In search of a baby called Derek
- 14 August 2012
- From the section Magazine
Despite the trend for pre-war baby names, some seem to resist rehabilitation. Will people ever start calling their babies Derek again?
Alfie, Ruby, Archie, Jack, Evie, Florence, and Ava are all in fashion and conjure up nostalgic thoughts of working-class Britain between the wars.
But there are some names that seem immune to rehabilitation. Will there ever be another baby Derek or baby Maude?
There have been plenty of well-known Dereks in recent decades - footballer Derek Dougan, athlete Derek Redmond and left wing politician Derek Hatton. But it's hard to envisage a baby Derek in 2012.
Yet in 1934 Derek was the 14th most popular baby name in England and Wales. In 1944 it had fallen to 27th in the list. In subsequent decades it fell from 37 to 43 before reaching 100 in 1974. It has not reappeared since.
Margaret was number one for three decades, beginning in 1924, but now is not even in the top 100.
One theory has it that baby names skip a generation as fashions come and go. Or people let tradition dictate by choosing their grandparents' names.
But why do some names disappear over time?
The 1944 film noir Double Indemnity - Woody Allen's favourite movie - has a smouldering femme fatale called Phyllis Dietrichson played by Barbara Stanwyck. Today there is no room for a female romantic lead called Phyllis in Hollywood and there are very few actresses called Barbara.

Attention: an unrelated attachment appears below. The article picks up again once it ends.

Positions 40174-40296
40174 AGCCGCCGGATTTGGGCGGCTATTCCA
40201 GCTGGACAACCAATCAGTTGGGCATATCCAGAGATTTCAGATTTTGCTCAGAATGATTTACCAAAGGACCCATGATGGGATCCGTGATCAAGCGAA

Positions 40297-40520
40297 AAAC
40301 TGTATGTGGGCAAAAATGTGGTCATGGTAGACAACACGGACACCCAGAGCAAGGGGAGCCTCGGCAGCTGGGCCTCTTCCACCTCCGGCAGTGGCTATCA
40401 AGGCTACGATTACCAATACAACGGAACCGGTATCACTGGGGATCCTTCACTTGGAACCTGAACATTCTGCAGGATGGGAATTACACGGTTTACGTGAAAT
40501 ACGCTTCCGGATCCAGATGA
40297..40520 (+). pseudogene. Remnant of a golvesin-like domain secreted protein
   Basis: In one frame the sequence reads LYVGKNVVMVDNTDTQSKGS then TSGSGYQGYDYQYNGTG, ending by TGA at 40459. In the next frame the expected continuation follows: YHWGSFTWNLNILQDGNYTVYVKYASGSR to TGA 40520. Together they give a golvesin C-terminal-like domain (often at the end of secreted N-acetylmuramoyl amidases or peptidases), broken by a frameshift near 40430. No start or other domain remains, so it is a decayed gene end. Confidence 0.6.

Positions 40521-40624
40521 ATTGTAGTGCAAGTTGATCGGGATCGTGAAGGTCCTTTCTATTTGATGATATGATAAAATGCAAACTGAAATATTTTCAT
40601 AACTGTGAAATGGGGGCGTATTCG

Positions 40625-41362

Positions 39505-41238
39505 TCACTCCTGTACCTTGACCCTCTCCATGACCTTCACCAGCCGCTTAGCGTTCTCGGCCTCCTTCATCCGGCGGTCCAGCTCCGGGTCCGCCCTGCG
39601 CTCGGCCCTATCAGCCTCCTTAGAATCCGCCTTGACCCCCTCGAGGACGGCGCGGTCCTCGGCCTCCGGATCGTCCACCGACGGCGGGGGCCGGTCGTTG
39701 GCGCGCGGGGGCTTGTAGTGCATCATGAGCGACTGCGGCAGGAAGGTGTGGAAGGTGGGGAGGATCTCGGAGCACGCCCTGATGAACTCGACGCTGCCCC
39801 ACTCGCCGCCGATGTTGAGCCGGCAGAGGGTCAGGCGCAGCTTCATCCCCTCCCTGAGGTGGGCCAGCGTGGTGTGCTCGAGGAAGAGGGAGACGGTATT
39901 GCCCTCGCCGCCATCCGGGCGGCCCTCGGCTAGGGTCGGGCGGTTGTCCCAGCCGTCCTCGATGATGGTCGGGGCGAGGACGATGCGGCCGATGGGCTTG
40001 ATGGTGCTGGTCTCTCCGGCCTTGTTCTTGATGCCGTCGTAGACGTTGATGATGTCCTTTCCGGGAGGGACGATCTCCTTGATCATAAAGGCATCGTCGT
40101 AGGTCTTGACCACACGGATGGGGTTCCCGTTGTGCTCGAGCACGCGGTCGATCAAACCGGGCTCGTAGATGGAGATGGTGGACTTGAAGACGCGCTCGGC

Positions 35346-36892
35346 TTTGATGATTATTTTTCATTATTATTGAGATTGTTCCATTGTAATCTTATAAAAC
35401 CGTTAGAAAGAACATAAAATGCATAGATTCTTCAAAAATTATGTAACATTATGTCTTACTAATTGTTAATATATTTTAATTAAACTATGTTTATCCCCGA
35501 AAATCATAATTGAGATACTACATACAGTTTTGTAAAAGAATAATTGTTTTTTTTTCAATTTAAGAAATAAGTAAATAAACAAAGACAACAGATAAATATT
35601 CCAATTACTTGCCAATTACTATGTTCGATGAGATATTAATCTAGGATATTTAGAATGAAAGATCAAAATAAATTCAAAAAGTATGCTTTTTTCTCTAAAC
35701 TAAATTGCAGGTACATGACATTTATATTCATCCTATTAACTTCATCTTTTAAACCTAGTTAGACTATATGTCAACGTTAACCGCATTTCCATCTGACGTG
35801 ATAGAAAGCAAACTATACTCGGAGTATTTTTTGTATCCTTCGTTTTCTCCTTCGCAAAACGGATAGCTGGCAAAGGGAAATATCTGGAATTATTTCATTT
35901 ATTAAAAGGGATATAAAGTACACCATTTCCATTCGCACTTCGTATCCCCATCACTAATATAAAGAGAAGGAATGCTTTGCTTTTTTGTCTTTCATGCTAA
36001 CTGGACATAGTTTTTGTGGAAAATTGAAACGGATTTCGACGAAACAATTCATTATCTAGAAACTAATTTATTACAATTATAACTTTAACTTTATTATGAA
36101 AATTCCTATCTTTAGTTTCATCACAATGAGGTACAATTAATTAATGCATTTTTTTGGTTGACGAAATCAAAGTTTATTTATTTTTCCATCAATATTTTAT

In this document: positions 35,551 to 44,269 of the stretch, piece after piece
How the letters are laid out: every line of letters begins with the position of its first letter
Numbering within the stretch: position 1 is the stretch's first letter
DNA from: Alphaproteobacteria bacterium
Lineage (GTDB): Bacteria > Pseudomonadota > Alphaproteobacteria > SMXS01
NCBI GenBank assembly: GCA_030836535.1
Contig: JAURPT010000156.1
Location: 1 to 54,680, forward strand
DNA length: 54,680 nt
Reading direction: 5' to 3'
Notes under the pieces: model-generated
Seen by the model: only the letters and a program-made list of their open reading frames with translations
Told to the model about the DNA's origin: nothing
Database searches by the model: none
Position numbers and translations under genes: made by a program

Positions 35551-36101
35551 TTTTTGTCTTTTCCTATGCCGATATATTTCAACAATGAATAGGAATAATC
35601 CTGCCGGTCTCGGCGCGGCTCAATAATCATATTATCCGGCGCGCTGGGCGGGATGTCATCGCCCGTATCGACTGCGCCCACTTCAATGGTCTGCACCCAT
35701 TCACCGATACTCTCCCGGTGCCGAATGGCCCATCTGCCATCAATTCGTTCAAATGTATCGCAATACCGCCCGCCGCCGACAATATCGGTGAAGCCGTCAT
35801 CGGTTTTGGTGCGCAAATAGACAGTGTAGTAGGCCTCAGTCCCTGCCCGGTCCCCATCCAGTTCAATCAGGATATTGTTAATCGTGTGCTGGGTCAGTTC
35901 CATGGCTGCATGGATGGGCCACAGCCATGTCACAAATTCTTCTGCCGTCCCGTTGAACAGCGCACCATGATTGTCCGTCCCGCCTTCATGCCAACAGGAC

The American TV drama Mad Men is famed for its painstaking re-creation of the 1960s and many of the character names are much less popular today - Joan, Trudy, Peggy, Joyce, Donald and Roger.
The bedrock for many British names is the Bible. But popular culture is increasingly influential. Royalty has a profound impact, with the rise of Kate and William now being followed by that of Harry and Pippa.
Reality TV star Kourtney Kardashian called her son Mason. Since his birth in 2010 it has reached number 37 in England and Wales. At least part of the rise of Amelia has been attributed to last year's X Factor contestant Amelia Lily.
Ethel - one of the most popular names in 1904 - doesn't feature in the current list. But this might change with the birth of Lily Allen's daughter Ethel last year.
This "celebrity cult" plays a huge role in influencing names, says sociology Prof Harriet Bradley, from the University of Bristol. But, it tends to be working class people who are "more influenced by culture than by tradition", Bradley suggests. Ten years ago baby names like Kylie, Jason and Garry for example, saw a surge in short-lived popularity.
Of course, it's difficult to establish cause and effect. Instead of influencing naming trends, celebrity parents may merely be picking up on a naturally generated wave.
Popular culture doesn't just boost names. It can kill them, points out Mark Forsyth, author of The Etymologicon. "Fictional characters matter. Think of Harry Enfield's Kevin and Perry - those names are likely to disappear."